|McLaren M7D Alfa Romeo|
Having finally sourced a competitive engine, McLaren could ready a serious Formula 1 effort for the 1968 season, after struggling for two seasons with exotic Ford and Serenissima V8s and BRM's V12 that had actually been designed for sports cars. The new engine was the Ford Cosworth V8, used exclusively in 1967 by Team Lotus, which was now also made available to McLaren and Matra.
Developed specifically for the new-for-1966 '3-litre' regulations, the DFV engine could be used as a fully stressed member of the chassis. This meant that the chassis only needed to hold the front suspension, fuel tank and driver. The engine was bolted directly to the bulkhead behind the driver and together with the gearbox shared the load of the rear suspension. With only half the chassis needed of a conventional design, the DFV powered Formula 1 cars were de facto lighter than the competition.
Responsible for the design of the new 'M7', or 'M7A' McLaren was Robin Herd, who had also penned the 1967 Can-Am winning 'M6' together with Bruce McLaren. He laid down a simple 'bathtub' style monocoque, unlike the DFV powered Lotus 49, which used a fully enclosed monocoque. Constructed from aluminium sheets, the chassis featured three steel bulkheads for additional rigidity. The rubber fuel tanks were housed inside the chassis, and fitted on either side of the driver.
Before the design was completed, Herd left to join Cosworth where he was tasked to design the engine builders first complete car. With guidance from Bruce McLaren, Gordon Coppuck was assigned to continue the work, particularly on the suspension. The end result was a conventional car but with some subtle novelties like the sports car inspired radiator exits on the nose that diverted the heat away from the chassis and driver, and the relocation of the oil tank and cooler to the rear of the car for a better weight balance.
Despite the changes in the design office halfway through the project, the McLaren M7A proved a winner straight out of the box when Bruce McLaren drove the first example to victory in the 1968 Race of the Champions at Brands Hatch. After placing third at Brands Hatch, team-mate and reigning world champion, Denny Hulme followed that result up with a win in the International Trophy at Silverstone. At the M7A's world championship debut, the Spanish Grand Prix, Hulme finished a very promising second.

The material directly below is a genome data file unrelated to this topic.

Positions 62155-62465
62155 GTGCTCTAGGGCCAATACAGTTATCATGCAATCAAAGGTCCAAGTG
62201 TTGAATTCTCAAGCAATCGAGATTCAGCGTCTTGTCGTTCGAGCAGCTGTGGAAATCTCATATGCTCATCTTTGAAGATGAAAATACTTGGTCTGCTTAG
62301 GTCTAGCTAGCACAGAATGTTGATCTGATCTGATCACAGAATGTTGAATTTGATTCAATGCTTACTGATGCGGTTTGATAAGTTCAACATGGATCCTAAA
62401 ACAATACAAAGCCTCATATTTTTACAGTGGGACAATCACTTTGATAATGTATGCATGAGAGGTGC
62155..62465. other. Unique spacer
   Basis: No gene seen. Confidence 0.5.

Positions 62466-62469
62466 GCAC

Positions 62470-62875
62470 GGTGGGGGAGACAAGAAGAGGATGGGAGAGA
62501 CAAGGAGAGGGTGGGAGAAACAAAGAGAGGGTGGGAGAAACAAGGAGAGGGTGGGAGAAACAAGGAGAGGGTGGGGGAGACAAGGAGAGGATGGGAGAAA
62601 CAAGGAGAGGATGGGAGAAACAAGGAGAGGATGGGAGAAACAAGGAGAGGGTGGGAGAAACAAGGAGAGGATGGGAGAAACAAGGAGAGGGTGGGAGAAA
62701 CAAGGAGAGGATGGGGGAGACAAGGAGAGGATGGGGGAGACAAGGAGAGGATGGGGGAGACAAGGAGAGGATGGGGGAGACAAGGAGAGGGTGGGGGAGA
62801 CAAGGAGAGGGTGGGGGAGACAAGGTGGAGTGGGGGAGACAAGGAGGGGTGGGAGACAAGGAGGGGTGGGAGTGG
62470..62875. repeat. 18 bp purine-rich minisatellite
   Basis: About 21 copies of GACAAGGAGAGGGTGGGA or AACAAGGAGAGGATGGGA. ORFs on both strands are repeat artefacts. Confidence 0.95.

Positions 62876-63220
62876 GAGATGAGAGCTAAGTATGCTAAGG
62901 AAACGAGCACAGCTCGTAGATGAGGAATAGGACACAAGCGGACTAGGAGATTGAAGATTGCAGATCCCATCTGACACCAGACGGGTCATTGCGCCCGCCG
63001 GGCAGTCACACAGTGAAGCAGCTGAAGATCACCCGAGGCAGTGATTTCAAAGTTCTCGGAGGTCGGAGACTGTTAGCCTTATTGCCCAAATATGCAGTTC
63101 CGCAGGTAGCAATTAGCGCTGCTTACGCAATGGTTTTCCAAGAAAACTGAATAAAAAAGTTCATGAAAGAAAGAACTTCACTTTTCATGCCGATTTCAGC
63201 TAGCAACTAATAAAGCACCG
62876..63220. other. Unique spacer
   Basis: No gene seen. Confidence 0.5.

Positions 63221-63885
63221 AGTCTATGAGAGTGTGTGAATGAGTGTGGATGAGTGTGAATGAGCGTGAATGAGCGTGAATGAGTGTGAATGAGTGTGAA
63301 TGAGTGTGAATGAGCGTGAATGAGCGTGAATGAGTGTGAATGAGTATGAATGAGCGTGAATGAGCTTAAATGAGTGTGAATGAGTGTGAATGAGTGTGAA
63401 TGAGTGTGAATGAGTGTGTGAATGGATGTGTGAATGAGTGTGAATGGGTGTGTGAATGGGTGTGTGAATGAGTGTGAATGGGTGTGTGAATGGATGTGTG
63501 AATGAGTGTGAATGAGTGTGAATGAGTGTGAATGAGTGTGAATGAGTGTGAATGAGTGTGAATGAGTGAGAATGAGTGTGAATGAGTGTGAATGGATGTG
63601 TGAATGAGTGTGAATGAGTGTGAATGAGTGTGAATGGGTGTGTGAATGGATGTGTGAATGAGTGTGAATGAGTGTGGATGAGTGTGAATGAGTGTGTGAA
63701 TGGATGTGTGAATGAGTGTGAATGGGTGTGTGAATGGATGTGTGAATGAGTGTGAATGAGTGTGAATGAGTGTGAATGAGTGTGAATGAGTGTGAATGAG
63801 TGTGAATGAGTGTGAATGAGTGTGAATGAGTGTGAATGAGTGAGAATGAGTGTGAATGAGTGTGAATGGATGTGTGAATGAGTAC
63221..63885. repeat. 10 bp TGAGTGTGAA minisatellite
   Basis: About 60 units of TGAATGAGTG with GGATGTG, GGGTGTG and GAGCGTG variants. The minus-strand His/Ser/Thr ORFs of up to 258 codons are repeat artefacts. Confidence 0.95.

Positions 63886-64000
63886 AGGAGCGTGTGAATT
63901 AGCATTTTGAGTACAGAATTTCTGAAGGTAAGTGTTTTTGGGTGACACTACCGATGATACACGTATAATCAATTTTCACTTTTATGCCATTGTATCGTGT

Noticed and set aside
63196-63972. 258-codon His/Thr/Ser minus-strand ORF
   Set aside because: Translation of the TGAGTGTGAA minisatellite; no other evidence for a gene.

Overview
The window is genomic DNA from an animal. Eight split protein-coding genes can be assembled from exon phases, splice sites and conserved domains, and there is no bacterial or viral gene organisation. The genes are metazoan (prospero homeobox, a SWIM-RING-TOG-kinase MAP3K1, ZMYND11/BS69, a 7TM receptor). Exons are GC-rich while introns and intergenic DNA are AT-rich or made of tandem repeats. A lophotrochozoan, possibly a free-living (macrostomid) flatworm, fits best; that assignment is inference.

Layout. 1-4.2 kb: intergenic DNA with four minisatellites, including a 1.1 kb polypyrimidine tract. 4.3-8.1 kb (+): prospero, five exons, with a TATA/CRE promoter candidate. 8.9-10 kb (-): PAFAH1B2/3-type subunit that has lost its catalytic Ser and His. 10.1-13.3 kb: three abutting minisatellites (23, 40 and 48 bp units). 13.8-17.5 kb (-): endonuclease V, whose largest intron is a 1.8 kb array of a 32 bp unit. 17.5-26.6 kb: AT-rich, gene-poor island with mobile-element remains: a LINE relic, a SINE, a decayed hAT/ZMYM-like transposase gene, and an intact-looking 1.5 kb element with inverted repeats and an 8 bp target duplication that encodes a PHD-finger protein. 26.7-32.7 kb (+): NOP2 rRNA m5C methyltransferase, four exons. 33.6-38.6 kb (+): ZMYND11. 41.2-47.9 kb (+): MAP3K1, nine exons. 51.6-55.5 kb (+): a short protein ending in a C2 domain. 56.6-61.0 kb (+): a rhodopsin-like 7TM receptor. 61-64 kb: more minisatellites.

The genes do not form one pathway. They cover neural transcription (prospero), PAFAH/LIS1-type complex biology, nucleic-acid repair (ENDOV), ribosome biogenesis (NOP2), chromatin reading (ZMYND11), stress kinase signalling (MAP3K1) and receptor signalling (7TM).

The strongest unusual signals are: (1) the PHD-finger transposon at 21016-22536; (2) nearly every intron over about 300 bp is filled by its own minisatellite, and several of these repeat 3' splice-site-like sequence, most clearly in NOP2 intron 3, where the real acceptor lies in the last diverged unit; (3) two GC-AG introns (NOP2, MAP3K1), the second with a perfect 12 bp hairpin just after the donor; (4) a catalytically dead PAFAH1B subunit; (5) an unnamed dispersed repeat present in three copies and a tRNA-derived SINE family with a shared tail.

In only the car's third Grand Prix, at the ever daunting Spa Francorchamps circuit, McLaren took his team's first international win, becoming only the second driver after his mentor Jack Brabham to win a Grand Prix in a car carrying his own name. With back-to-back victories in Italy and Canada, Hulme added two more victories to the M7A's tally. Thanks to consistent season for both drivers, McLaren ended 1968 second in the constructor's table behind Team Lotus, who obviously had enjoyed a head start with the DFV.
Encouraged by the promising results in the car's debut season and pre-occupied with an all-wheel-drive F1 car, McLaren continued with the M7A in 1969. Two distinctly different versions did emerge; the M7B with pontoon mounted fuel tanks and a brand new M7C, which featured a F5000 derived fully-enclosed monocoque. Both these cars were pet projects of Bruce McLaren and mostly raced by him. Further development focused on the seemingly ever taller wings that were fitted on top of the front and rear suspension.
Particularly due to the rapid aerodynamic developments, McLaren struggled to repeat the 1968 form. Even though the high-mounted wings were banned from Monaco onwards, a McLaren did not win until the final round when Hulme beat Jacky Ickx and Jack Brabham to victory in the Mexican Grand Prix. McLaren finished the year fourth in the constructor's table. At the start of the 1970 season, the team switch to the M14, which effectively was an evolution of the full monocoque M7C. Others continued to race the M7, including Andrea de Adamich, who used the one-off Alfa Romeo powered M7D.
With the M7, McLaren emerged as a force in Formula 1. Even though it would take until the 1974 season before the team would dominate, McLaren has remained one of the sport's top teams ever since.
Article by Wouter Melissen, last updated on January 03, 2013
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